Can You Freeze Vinegar?

When it comes to condiments, vinegar is undoubtedly one of the best. Part of this is because there are so many different types.

There’s a whole range of different vinegar that you can put on your food, and there are even some types of vinegar that are designed specifically for cleaning.

So there’s no doubt that this condiment is top tier. 

But one thing that you may have noticed with vinegar is that it is seemingly endless.

You can often only get vinegar in large containers, which would be a good thing, if vinegar wasn’t something that you only ever use a small amount of. 

Due to this, it is not uncommon for vinegar to go out of date long before you get halfway through a bottle.

So what do you do if you want to preserve the shelf life of your vinegar? In most cases, the obvious answer would be ‘freeze it’ but is this possible for vinegar? Let’s take a look.

Can You Freeze Vinegar?

We’ll take a deeper look at whether you can freeze vinegar later on, and also have a look at all the specifics, but if you want the short answer, then it is yes you can freeze vinegar.

In most cases, there will be absolutely no need to freeze vinegar, and this is mainly because it has a very long shelf life at regular temperatures.

Unlike some condiments, vinegar does not require you to store it in the refrigerator once it has been opened, and it can simply sit on a shelf or in a cupboard for months on end without going out of date.

However, it is possible that even with this long shelf life, you might find that you end up wasting a lot of vinegar because it has passed its use by date. This is especially common if you are someone who only uses vinegar when cooking, and not as a condiment, or if you are part of a small family or live alone.

As we have said, vinegar is often only available in large containers and so it is not possible to simply buy a smaller container to reduce waste. In this case, freezing it might be a good option.

Unlike some other foods and ingredients which can be simply placed in the freezer and left until you want to use them, vinegar requires a much more refined process. There are lots of fascinating things about freezing vinegar, which is why we’ve put together this ultimate guide.

Not only are we talking about whether or not vinegar can be frozen, we’re also taking a look at what happens to the vinegar when it gets placed in freezing temperatures, and also if the type of vinegar impacts the freezing process.

So now that you know that vinegar can be frozen, let’s take a look at exactly what vinegar is to see how this affects the freezing and defrosting process.

What is Vinegar?

So before we go any further, let’s take a look at exactly what vinegar is. As we have seen, vinegar is incredibly diverse and there is a massive range of different types available.

This is something that a lot of people find puzzling as vinegar is often viewed as a boring ingredient, but when you take a peek under the surface you will realize that it is actually very interesting.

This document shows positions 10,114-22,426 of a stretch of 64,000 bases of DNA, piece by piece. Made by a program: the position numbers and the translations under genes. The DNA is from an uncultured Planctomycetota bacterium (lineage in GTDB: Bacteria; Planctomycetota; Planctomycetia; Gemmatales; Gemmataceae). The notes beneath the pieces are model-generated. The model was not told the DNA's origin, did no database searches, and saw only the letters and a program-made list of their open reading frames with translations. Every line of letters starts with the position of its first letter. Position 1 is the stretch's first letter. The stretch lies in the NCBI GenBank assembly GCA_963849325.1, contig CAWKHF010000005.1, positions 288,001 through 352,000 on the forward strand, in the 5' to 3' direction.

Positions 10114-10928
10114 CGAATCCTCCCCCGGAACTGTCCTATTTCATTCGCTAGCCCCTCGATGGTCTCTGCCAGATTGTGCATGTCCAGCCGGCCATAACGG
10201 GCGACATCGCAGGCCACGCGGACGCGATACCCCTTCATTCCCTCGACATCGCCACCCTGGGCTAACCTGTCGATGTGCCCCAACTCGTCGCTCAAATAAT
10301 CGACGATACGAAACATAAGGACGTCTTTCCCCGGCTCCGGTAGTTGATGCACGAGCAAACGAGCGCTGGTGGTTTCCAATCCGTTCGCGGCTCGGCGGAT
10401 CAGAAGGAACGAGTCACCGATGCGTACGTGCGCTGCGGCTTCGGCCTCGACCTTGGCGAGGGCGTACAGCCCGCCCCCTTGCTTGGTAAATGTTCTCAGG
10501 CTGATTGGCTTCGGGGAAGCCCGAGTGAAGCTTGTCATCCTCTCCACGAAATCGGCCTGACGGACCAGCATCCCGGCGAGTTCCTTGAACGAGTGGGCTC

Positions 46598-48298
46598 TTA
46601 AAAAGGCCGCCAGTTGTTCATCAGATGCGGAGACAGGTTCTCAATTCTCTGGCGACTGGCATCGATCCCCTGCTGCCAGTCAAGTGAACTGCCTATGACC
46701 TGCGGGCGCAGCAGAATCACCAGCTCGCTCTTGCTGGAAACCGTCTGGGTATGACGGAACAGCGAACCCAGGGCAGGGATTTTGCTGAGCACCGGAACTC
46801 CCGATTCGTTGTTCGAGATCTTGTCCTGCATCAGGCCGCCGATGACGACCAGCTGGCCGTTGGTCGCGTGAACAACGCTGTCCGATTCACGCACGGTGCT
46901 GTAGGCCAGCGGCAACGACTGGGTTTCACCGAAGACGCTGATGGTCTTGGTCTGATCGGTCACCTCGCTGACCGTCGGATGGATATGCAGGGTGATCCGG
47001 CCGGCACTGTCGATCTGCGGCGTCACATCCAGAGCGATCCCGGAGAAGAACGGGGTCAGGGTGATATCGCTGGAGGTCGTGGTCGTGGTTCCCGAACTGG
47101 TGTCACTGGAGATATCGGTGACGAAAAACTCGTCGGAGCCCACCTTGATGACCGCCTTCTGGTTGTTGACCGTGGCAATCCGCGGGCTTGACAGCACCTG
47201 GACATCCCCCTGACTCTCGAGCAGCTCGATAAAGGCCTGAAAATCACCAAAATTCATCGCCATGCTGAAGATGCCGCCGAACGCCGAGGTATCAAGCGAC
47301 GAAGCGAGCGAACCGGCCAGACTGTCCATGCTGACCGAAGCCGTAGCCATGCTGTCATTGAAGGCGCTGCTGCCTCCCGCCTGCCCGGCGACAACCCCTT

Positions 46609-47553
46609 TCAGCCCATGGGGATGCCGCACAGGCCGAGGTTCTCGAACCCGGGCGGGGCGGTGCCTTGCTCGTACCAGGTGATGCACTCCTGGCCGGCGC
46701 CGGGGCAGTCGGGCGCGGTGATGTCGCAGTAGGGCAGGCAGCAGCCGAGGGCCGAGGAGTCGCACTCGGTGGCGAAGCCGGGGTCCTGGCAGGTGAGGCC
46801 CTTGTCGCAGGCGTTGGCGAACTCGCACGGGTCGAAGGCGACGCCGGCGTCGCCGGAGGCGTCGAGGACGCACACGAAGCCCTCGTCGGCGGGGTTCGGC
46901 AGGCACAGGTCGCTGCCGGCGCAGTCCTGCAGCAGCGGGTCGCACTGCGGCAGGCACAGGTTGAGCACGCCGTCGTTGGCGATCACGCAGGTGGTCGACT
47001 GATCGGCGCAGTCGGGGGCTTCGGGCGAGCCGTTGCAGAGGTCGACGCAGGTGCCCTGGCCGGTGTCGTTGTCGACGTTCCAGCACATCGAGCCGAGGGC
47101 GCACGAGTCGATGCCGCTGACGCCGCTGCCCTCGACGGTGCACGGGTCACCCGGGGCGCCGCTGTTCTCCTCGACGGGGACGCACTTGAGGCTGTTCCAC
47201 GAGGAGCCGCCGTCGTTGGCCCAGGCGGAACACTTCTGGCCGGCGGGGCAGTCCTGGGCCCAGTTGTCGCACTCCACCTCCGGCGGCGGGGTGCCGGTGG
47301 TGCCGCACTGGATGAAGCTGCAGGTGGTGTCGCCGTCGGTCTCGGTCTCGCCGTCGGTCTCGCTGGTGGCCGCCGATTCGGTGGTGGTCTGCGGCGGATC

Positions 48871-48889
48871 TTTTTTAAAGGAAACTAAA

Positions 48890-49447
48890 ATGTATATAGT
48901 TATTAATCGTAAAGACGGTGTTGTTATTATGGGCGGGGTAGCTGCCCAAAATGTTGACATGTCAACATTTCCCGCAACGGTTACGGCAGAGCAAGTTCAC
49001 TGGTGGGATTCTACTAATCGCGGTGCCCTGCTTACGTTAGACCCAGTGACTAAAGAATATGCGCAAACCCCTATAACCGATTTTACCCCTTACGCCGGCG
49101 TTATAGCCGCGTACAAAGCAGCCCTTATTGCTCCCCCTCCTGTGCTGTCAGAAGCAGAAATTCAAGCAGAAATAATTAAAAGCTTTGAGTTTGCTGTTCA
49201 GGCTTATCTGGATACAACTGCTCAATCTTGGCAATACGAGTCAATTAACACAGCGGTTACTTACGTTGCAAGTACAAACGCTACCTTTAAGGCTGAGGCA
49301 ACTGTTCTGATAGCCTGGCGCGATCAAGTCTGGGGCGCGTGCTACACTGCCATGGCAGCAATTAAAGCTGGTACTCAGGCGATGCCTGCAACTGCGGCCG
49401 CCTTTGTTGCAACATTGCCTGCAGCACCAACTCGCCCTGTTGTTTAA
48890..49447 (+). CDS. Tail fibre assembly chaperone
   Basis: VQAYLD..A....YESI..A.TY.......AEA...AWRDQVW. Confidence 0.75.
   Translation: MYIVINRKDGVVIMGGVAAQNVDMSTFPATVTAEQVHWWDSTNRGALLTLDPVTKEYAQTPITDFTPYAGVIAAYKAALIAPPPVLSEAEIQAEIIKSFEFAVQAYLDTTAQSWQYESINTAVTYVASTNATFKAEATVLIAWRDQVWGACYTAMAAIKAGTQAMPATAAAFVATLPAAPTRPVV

You may not be aware of this, but vinegar is actually a man made ingredient. It is for this reason that so many variations of this condiment are able to exist, as different bases can be used to produce different types of vinegar.

Some people assume that vinegar is something that is naturally occurring, like sea salt or vegetables, but this is not the case. So what is vinegar made of?

Vinegar contains a mixture of different ingredients, but the main ingredients are acidic. Namely, the most common acid that you will find in vinegar is acetic acid.

Most commonly the acetic acid that you will find in vinegar is produced by fermenting ethanol and other types of sugars. This process results in acetic acid which is then mixed with some other types of trace chemicals and then enhanced with additives and flavors depending on the type of vinegar that you want.

To produce different types of vinegar, different base ingredients are used to produce the acid. Additionally, different flavors are added to help achieve the different tastes and styles of vinegar. So what are these different variations of vinegar? Let’s take a look at the different types of vinegar that are currently produced.

These Substitutes for Vinegar are Near-perfect Replacements

Different Types of Vinegar

There is a seemingly endless list of different types of vinegar which can be produced depending on the ingredients that you use.

But there are a select few which seem to be the most popular options, so what are they?

Some of the most popular types of vinegar include:

As well as this list, there’s a whole load of other types of vinegar which you can get your hands on. But generally speaking, all of these vinegars are actually very similar to one another.

The main reason why such a large variety exists is because of cooking. When it comes to cooking, different recipes will require different types of vinegar to compliment the flavors of the other ingredients used in the dish. So this is why such a wide variety of types of vinegar exist.

We mentioned earlier that another reason why you might use vinegar is for cleaning, and when it comes to this, some types of vinegar are better than others. But generally, they all do the same job and are just slightly different in terms of taste and smell.

The main uses of vinegar are, of course, in cooking and cleaning, but let’s take a look at some of the different reasons why you might use a specific type of vinegar over another.

Some Reasons Why You May Use Vinegar

There are lots of different reasons why you might use vinegar, and depending on the type of vinegar that you are looking at, these different reasons will vary greatly.

In basic terms, the list of things that you can do with vinegar is seemingly endless.

Let’s take a look at some of the main things that you can do with vinegar, and take a closer look at some types.

Generally speaking, here are some of the main things that you can make/do with vinegar:

  • Kill weeds and unwanted plants
  • Remove stains
  • Clear away mold
  • Unclog shower heads and faucets
  • Clean windows, microwaves, and metal
  • Salad Dressing
  • Pickle vegetables
  • Create new condiments
  • Make glazes and marinades
  • Pastry and pie crusts
  • And lots more…

More specifically, let’s take a look at one type of vinegar which is very popular here in the USA and that is apple cider vinegar.

The general uses of vinegar are true to most types of vinegar, but apple cider vinegar has a much more targeted focus. This focus is on health benefits as apple cider vinegar has been linked to a lot of them.